Question: What do they call the person that graduates last in their medical school class?
As most everyone knows, a college education is expensive nowadays. According to The College Board, the annual cost of attending college in 2015-2016 averaged $19,548 at public schools, plus an additional $14,483 if attending an out of state public school. At private schools, tuition and fees averaged $43,921.
And that’s just the average. What about those who attend an Ivy League school? How much savings is needed to meet that bill? Let’s see:
My son Archie was born in April of 2015. Let’s assume he’ll be accepted and will attend the University of Pennsylvania as an 18 year old freshman in September of 2033. Taking Penn’s current tuition of roughly $65,000/year, a 5% annual increase in college costs, and a 6% annual rate of return in a 529, I would need to save just under $17,500/year in a 529 plan through the end of college in order to have enough to meet the expense. That’s a lot of money!
Using a 529 plan for savings is a great place to start, but you’ll still need to contribute a lot of money each year. Are there other options to look at without burying our children in student loans? Yes, and the answer in many cases are community colleges. Every year, students transfer from 2 year community colleges to four year universities where they go on to earn a degree.
When I was 18, I didn’t have the slightest idea of what I wanted to do professionally. I was immature and much more concerned with outside distractions (friends, football, etc) than my school work. Early in my senior year, I committed to attend a state school to play football. But after suffering a few concussions that season, I ultimately decided to stay home and attend Bucks County Community College while I figured out what I wanted to do. I finished some of my prerequisite courses before transferring to St. Joseph’s University. My community college experience was great, and the professor’s there were every bit as capable as those in my undergraduate and graduate programs. And, if memory serves, I believe I paid about $2,500 a semester for my coursework, almost all of which transferred to St. Joe’s. What a deal.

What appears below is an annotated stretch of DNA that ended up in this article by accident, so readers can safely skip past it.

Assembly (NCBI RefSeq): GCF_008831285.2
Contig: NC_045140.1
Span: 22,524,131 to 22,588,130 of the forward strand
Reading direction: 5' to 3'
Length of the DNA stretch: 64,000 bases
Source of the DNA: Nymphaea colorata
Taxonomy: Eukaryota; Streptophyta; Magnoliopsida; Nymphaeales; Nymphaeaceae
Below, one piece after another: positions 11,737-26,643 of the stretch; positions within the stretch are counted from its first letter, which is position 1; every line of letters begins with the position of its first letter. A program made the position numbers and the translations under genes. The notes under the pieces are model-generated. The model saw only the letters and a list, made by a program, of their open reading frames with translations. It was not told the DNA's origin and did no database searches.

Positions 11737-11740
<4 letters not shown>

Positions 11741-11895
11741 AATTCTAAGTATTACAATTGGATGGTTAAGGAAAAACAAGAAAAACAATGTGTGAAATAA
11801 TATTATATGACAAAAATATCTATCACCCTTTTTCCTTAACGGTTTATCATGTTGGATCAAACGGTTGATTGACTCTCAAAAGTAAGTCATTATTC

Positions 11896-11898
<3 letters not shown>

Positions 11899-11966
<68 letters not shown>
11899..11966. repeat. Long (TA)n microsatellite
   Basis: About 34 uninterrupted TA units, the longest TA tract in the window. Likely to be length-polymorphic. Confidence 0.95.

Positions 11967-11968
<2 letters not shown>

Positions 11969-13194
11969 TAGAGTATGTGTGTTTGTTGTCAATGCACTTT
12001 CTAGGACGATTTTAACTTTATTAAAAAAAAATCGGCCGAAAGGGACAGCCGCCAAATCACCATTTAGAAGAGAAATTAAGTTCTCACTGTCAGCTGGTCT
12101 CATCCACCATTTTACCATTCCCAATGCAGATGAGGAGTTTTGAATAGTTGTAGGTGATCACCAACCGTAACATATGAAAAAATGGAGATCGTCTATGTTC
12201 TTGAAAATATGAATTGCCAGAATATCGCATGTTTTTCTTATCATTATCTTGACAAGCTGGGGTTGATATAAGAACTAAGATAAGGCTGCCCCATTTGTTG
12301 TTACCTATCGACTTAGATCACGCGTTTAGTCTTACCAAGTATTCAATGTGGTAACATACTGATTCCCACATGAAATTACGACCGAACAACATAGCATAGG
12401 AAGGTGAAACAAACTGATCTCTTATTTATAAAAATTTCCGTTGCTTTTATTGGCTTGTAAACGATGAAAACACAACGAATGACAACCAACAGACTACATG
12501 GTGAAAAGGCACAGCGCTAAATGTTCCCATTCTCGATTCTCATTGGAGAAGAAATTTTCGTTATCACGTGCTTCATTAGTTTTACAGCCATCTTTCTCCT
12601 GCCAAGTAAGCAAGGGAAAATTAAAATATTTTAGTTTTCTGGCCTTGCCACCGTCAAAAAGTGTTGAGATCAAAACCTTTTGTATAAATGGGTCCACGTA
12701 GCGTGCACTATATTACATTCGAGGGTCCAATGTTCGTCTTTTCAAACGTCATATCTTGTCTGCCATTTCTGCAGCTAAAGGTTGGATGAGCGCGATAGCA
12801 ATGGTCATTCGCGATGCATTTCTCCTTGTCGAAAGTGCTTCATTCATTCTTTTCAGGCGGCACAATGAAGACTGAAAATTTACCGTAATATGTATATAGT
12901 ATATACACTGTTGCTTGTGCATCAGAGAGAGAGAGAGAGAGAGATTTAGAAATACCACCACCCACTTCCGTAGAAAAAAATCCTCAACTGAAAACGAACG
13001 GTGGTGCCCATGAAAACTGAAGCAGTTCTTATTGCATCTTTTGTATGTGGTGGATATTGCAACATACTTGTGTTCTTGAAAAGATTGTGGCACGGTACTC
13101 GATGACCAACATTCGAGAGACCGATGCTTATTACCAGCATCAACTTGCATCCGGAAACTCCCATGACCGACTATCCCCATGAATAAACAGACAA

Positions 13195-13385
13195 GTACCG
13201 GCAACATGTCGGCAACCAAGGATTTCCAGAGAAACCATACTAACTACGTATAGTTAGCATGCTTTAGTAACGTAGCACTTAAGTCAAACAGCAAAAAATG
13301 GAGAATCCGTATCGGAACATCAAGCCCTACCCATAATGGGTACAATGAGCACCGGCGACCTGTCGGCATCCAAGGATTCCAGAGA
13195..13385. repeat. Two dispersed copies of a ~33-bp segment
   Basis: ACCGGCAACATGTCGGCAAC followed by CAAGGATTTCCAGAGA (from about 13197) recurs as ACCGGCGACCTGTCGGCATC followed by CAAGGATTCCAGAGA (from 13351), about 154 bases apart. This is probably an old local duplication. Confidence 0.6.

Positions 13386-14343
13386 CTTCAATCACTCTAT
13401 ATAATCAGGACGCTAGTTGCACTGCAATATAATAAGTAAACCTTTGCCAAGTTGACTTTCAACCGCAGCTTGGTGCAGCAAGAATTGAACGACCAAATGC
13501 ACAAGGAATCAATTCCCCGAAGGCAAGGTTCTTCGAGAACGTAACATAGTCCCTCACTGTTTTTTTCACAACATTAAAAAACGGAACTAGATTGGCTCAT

As the men and women profiled in this article show, students are even transferring from community colleges to Ivy League schools! Let’s update our example to see what the cost savings would be:
Let’s assume my son will instead attend the Community College of Philadelphia for his first 2 years of college, and then transfer to the University of Pennsylvania. Taking CCP’s current tuition of roughly $8,800/year for 2 years, followed by 2 years at Penn, a 5% annual increase in college costs, and a 6% annual rate of return in a 529, I would need to save just over $9,900/year in a 529 plan through the end of college order to have enough to pay for his education. That’s a difference of $7,600/year!!
Many people will say they only want to attend a four year college since the perceived quality of a community college may not be as strong. As some food for thought, here is just a sample of notable people that attended community college for some or all of their post-secondary education:
George Lucas – Director and creator of Star Wars, Modesto Community College, Net worth: $4.7 billion
Steve Jobs – Apple Founder, De Anza Community College, Net worth at death: $10.2 billion
Billy Crystal – Actor/Comedian, Nassau Community College, Net worth: $45 million
Tom Hanks – Oscar winning Actor, Chabot Community College, Net worth: $350 million
Ross Perot – Entrepreneur and Presidential Candidate, Texarkana Junior College, Net worth: $3.9 billion
So if you’re looking for some other options for funding college, don’t forget to look at your local community college. It could be the most cost efficient path to pay for college.
Question: What do they call the person that went to community college for two years and then graduates from The University of Pennsylvania?
Answer: A Penn graduate